One of the first Romanian Conceptual artists, Grigorescu has made significant contributions in exploring the relationship between performance and recorded image. Part of the Romanian “post-Actionist” movement in the 1970s, he has produced numerous films, photographs, and works on paper exploring his roles as an individual and an artist under a despotic political regime. Grigorescu made his work in a period of sociopolitical decline: in the late 1970s, Romania’s president, Nicolae Ceausescu—also Secretary General of the Romanian Communist Party—enforced policies that impoverished the nation, increased the authority of the police, and imposed a cult of personality. (In 1989 Ceausescu was overthrown and executed, the first revolution that was broadcast live on television.) Grigorescu used film to record intimate experiments that he staged secretly in his home, using his own body.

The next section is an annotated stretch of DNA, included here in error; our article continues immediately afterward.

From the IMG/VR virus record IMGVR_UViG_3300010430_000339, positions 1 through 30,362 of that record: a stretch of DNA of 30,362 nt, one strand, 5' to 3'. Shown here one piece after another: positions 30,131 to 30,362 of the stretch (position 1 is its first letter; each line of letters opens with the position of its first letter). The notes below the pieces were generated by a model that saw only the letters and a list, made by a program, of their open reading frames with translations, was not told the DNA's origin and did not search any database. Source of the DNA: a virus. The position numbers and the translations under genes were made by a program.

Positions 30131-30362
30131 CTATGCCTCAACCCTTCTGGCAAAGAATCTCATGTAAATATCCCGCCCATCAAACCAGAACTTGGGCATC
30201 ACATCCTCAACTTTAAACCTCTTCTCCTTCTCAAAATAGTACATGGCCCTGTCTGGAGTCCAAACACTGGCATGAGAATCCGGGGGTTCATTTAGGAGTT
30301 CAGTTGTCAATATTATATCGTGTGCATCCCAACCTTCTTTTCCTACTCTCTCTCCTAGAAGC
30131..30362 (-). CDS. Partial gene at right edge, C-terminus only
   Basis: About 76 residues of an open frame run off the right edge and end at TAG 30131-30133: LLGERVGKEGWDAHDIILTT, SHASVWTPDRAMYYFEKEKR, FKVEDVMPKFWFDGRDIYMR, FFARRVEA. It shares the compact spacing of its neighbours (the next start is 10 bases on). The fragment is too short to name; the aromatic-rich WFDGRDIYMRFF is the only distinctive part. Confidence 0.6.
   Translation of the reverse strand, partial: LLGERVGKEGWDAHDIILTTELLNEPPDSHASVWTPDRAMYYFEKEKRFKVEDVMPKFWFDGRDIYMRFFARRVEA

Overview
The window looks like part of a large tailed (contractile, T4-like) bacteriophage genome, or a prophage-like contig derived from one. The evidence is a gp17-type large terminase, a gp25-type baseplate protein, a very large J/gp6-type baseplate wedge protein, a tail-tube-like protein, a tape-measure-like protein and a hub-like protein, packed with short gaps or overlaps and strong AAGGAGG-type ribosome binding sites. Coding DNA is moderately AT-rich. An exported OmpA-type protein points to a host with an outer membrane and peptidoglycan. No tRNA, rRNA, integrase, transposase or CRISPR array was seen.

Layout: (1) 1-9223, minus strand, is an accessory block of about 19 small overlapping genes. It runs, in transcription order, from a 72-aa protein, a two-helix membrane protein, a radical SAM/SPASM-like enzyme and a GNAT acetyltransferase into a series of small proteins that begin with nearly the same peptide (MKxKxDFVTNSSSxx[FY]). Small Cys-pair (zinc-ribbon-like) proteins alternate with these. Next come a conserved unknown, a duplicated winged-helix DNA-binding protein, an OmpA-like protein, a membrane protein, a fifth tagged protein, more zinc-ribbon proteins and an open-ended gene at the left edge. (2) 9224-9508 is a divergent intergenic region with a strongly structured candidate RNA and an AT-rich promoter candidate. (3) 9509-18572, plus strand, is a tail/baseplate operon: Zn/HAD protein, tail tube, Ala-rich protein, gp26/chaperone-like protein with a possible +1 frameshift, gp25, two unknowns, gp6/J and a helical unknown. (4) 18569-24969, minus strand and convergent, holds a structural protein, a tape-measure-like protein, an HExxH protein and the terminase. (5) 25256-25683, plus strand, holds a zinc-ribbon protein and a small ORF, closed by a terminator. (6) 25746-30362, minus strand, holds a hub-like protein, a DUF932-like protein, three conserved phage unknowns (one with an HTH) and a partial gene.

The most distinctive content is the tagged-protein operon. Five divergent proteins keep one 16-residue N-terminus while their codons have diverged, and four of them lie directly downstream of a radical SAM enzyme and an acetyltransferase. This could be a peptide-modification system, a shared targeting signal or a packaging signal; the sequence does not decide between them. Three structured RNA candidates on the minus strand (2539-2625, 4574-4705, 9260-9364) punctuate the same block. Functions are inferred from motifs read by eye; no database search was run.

In Dialogue with Ceausescu, the artist carries on an imagined conversation with the Romanian president, also performed by himself. Again acting in double, opposing roles, Grigorescu wears everyday clothing, while Grigorescu-as-Ceausescu wears a suit, tie, and exaggerated mask. The film begins with the phrase, “If the people cannot rule, they should at least criticize!”